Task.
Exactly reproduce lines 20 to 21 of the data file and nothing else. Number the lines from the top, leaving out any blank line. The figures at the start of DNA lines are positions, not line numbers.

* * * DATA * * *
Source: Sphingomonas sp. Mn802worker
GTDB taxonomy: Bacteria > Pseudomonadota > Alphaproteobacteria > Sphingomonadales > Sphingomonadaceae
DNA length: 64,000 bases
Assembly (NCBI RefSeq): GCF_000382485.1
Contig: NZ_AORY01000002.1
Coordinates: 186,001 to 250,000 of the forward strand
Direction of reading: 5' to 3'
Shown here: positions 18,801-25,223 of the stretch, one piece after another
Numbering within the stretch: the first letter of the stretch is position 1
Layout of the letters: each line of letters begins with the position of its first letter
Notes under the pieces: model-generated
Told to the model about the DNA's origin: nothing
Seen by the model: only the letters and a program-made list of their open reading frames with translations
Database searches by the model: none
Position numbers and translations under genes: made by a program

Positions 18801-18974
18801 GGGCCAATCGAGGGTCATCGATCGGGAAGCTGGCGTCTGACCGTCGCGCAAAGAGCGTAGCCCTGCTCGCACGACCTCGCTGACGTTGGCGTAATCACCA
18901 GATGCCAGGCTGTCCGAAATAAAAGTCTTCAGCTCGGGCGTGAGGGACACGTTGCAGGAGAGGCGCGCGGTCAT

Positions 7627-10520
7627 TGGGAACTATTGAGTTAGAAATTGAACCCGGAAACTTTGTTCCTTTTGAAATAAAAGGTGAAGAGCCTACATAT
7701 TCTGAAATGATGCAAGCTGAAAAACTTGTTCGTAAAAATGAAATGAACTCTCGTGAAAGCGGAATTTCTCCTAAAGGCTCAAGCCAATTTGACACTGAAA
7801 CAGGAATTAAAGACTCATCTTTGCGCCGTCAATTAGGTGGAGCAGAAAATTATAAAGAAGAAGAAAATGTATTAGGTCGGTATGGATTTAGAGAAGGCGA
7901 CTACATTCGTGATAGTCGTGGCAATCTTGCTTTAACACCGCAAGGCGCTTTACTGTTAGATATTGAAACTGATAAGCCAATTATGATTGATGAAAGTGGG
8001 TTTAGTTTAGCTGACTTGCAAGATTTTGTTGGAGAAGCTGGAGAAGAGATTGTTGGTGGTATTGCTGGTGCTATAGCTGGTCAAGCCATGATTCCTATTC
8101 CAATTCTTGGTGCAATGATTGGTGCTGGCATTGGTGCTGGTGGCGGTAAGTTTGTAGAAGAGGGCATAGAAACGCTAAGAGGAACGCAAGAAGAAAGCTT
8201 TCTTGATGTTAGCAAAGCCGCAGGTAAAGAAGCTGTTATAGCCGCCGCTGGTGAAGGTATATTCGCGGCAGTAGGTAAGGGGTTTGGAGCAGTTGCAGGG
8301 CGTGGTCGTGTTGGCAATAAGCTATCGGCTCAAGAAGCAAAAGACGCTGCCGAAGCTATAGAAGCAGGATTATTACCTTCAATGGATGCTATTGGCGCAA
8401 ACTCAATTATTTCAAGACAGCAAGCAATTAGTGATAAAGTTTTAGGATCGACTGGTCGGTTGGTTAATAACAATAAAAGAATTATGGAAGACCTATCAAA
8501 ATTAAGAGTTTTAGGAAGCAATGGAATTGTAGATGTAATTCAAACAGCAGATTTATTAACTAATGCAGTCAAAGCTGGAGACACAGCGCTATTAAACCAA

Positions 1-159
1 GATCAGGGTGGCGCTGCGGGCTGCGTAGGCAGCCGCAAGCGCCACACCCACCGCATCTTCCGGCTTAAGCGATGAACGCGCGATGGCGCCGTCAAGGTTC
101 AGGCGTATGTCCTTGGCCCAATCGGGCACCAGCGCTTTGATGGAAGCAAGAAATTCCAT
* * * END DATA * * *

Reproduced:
7627 TGGGAACTATTGAGTTAGAAATTGAACCCGGAAACTTTGTTCCTTTTGAAATAAAAGGTGAAGAGCCTACATAT
7701 TCTGAAATGATGCAAGCTGAAAAACTTGTTCGTAAAAATGAAATGAACTCTCGTGAAAGCGGAATTTCTCCTAAAGGCTCAAGCCAATTTGACACTGAAA